Smithsonian explains merchandise selection
As a follow-up to a complaint by Sen. Bernard Sanders (I-Vt.) about the Chinese-made products in the gift shop of the National Museum of American History, the Smithsonian Institution late Wednesday issued its buying guidelines.
The statement said the Smithsonian "has a long-standing policy of buying American-made products whenever possible. Smithsonian buyers only attend American trade shows and contract primarily with U.S.-based companies."
Sanders, who had time on Dec. 22 before his flight home to Vermont, stopped at American History to buy a few gifts. He was "disappointed" to find the miniature sculptures of U.S. presidents were made in China. In a letter, reported earlier today in Arts Post, he asked for an explanation.
"While the Smithsonian makes every attempt to buy American products whenever possible, some of the items offered are exclusively manufactured overseas--certain countries specialize in particular products that are not longer domestically produced. All Smithsonian stores offer options for visitors wishing to buy only American-made products," said the Smithsonian statement.
The museum's director, Brent D. Glass, said Wednesday night "I understand the issue of sensitivity he is talking about. ... We do have a special responsibility to promote American-made products."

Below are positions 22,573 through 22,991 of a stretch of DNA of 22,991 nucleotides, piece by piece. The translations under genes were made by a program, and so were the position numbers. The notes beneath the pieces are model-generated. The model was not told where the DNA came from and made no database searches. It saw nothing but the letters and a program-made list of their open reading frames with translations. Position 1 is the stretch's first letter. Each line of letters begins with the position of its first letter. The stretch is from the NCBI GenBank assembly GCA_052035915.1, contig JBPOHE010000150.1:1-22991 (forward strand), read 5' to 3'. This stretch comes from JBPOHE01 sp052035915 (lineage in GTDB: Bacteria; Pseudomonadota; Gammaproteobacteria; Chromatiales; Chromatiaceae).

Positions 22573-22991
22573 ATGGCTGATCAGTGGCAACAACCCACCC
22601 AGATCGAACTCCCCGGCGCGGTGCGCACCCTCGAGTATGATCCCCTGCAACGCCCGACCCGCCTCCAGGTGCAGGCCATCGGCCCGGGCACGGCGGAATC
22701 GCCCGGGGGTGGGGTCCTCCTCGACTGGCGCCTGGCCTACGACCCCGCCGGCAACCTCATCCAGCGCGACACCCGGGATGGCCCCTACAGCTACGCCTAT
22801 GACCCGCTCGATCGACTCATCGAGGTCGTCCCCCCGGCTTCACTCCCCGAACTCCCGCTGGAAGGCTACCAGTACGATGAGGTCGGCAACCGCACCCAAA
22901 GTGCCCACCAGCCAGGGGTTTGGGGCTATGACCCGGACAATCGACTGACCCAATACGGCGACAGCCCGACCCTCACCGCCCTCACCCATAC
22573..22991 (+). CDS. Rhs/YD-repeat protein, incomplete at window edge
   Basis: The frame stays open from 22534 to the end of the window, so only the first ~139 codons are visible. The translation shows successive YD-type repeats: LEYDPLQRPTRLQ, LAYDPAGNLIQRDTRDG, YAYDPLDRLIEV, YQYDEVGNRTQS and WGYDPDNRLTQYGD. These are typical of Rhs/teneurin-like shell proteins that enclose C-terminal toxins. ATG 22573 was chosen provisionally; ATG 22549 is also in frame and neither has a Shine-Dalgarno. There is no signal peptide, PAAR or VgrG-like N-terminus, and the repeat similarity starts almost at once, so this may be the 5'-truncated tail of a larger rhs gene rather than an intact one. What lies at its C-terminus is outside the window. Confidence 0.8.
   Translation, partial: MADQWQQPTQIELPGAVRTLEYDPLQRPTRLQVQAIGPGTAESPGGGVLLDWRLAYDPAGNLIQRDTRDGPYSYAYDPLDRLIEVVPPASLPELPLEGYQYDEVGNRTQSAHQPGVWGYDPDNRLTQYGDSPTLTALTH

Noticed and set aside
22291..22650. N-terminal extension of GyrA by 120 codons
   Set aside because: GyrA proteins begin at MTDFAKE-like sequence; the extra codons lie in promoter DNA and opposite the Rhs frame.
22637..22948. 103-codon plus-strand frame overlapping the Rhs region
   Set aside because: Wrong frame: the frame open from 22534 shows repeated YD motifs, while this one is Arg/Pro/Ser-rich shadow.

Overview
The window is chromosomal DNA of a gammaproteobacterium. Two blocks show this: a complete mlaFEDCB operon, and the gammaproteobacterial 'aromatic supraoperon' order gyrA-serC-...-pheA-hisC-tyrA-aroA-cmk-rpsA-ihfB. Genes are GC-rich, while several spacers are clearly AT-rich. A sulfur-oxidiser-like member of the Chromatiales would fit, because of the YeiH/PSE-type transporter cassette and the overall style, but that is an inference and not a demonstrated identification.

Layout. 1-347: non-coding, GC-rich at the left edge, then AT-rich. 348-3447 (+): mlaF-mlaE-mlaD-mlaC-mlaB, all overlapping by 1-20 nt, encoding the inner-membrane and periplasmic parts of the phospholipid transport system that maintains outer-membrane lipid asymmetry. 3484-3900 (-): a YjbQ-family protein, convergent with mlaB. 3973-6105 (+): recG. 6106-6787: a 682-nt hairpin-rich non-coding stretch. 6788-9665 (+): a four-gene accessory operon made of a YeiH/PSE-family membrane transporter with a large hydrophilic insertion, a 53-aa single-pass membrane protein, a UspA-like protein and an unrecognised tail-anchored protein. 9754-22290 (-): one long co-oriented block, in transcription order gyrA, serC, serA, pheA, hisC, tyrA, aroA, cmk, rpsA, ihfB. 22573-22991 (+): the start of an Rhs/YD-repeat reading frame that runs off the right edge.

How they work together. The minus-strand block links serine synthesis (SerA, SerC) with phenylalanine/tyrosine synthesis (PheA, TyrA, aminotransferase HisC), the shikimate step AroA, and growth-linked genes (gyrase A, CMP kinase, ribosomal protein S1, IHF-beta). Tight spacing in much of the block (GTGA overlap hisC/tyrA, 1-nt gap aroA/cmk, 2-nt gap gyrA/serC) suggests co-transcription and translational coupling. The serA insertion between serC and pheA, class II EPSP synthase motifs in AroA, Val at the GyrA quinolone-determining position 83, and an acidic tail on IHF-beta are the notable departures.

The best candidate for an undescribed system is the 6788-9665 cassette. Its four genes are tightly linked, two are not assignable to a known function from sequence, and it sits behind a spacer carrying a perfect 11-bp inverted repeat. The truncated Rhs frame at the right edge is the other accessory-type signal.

However, the decline of U.S.manufacturing has presented some obstacles to this goal. "Some products are no longer made in the U.S. And some products are crafted elsewhere but the design came from the U.S," Glass said.
Glass said there are 400 vendors, all American companies, that work with the museums and Smithsonian Enterprises, the business division of the Smithsonian.
All the replicas of the presidential china are made in Pennsylvania, he said, and the Civil War cannons are also manufactured in Pennsylvania.
As for the miniature busts of the U.S.presidents that Sanders saw, Glass said he is going to look for another source. "I want to see if there are any manufacturers of this particular item in the U.S. who have the product at a price point our visitors will want to buy," Glass said.
Meanwhile, he is writing Sanders to invite him over for a director-led tour of the museum and gift shops.
| January 19, 2011; 7:00 PM ET
Categories: Jacqueline Trescott, Museums, Smithsonian | Tags: Brent Glass, National Museum of American History, Sen. Bernard Sanders, Smithsonian gift shops
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